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Not Prince Hamlet

"Full of high sentence, but a bit obtuse."

Sunday's A Work Day

Monday, December 11, 2006

One of the things about preaching is that you have to hear a fair amount of it in order to do it well yourself. For those of us who's vocations require regular preaching of the word, taking intentional time to listen to other people preach does wonders.

NPH has regularly tried to do this by listening to mp3 sermons, mostly those of Josh McPaul and Mark Labberton at The First Presbyterian Church of Berkeley. Also, when they're available, NPH likes to listen to the sermons of Dave Davis, the pastor of Nassau Presbyterian Church, in the town where we went to school. The styles of these preachers are quite different from one another; two of them ply their trade in a west coast university town known for its liberals and hippies, while one of them works in an east coast ivy league university town renowned for its intelligentsia.

Note to self: add non-presbyterians and non-men to the list of preachers to whom we regularly listen.

As great as mp3's are, however, there's no substitute for the real thing. And last Sunday NPH had a double-dose of the real thing which, a week later, paid immediate dividends. Getting to lead worship with The Very Left Reverend and listen to him preach was a real treat, and getting to participate in his installation later that day and hear another great sermon was also special. But it wasn't until seven days later that NPH got a sense of how useful it was to be in the company of those preachers. We found ourselves unwittingly adopting some of their phrasing, even their mannerisms, and we felt more grounded and comfortable in the pulpit than we had in awhile. We are thankful for our calling and those who model it for us well.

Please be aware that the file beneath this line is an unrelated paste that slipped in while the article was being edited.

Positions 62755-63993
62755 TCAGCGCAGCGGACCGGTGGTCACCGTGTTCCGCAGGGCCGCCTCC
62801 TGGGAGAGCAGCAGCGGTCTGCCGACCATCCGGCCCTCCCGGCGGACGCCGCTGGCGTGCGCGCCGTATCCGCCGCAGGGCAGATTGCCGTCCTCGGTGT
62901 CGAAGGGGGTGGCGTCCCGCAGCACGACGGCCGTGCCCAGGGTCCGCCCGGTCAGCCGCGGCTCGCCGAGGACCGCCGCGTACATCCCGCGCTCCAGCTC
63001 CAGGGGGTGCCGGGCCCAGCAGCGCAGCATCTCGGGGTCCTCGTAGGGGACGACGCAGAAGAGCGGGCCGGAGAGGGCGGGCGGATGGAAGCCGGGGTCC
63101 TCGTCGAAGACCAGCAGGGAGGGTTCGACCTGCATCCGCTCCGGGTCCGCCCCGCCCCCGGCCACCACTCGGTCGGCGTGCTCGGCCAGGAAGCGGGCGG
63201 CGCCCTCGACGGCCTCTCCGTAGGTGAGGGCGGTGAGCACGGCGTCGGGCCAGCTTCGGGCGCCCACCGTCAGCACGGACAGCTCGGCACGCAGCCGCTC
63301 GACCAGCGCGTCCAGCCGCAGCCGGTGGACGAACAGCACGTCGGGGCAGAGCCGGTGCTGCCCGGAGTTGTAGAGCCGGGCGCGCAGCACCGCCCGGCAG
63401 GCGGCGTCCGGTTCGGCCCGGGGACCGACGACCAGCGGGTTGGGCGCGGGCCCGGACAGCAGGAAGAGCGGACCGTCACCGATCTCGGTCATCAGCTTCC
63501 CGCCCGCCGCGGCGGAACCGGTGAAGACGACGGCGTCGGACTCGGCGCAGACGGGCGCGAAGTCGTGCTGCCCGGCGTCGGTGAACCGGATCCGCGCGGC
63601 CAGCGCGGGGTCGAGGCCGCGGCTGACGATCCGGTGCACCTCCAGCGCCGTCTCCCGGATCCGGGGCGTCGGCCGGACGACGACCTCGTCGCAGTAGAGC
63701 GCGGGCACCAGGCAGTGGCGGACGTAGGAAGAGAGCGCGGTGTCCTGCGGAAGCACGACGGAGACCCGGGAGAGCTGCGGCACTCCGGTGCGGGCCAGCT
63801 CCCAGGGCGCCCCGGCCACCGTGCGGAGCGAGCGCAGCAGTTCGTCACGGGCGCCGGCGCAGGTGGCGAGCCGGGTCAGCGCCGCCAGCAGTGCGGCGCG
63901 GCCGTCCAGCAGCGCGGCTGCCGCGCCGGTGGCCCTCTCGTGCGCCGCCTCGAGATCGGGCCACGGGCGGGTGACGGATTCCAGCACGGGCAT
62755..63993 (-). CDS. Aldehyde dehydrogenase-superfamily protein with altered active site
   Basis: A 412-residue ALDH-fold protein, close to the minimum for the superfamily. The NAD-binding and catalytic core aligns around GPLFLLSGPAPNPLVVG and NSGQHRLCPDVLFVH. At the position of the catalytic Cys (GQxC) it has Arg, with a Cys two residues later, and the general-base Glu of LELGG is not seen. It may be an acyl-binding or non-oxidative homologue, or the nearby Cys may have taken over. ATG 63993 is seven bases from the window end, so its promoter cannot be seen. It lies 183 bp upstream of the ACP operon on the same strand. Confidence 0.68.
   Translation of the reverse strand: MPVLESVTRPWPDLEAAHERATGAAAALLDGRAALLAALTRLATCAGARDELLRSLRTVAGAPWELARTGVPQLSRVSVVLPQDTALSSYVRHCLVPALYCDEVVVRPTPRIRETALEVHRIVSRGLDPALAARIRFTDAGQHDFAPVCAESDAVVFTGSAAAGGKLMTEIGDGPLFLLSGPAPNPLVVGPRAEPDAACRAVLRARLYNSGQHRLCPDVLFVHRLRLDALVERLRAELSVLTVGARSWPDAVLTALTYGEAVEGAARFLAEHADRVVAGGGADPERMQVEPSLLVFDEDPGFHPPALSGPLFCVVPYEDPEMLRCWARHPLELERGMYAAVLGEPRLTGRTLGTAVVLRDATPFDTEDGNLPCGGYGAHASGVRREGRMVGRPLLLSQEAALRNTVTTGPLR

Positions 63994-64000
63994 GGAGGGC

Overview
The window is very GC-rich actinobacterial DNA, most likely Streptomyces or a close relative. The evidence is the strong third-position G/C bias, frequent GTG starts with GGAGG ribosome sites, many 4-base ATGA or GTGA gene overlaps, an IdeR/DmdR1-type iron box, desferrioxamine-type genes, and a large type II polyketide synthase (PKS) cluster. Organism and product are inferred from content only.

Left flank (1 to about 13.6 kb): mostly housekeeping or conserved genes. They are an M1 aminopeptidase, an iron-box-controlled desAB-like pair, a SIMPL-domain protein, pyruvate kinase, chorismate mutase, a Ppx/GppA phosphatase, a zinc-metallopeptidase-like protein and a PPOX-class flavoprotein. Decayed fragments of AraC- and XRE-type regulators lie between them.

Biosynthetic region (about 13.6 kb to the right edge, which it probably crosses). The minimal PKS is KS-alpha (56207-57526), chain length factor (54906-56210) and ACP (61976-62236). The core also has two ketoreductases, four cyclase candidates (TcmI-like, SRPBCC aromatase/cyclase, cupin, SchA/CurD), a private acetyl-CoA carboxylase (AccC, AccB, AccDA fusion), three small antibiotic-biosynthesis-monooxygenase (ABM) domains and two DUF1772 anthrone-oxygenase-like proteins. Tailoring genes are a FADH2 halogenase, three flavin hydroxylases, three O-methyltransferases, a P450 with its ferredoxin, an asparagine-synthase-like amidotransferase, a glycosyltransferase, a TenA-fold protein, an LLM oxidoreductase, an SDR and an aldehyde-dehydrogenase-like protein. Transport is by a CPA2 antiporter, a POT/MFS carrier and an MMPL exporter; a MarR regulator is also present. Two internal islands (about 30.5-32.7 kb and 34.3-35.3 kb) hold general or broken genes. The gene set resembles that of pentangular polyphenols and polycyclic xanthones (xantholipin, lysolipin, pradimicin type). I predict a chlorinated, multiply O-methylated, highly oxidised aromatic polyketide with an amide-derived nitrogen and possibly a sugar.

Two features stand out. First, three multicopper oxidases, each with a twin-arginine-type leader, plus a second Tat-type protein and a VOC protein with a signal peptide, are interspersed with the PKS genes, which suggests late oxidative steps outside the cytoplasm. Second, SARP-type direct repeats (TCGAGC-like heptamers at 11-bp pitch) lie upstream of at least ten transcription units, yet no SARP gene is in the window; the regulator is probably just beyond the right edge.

If imitation is the sincerest form of flattery, gentlemen, you have cause to be flattered today.

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posted by Not Prince Hamlet, 7:17 AM

2 Comments:

You are a super sweet boy. On a scale of 1 to awesome, you are awesome.

I can also attest to the delayed power of leading worship with you. I've been mimicking you for about 8 weeks now.

Thanks for the flattering words. Right back atcha babe.
Your graciousness greatly exceeds the quality of my homiletical prowess, which tends to be characterized by the use of extravagant and gratuitous loquaciousness when simpler words would do.

Still, thanks.

And I can't wait for the opportunity to hear the post-ordination NPH preach. I fit is anything like the charge I heard at the aforementioned ordination, then I will not be disappointed.
commented by Anonymous Brian, 9:45 AM  

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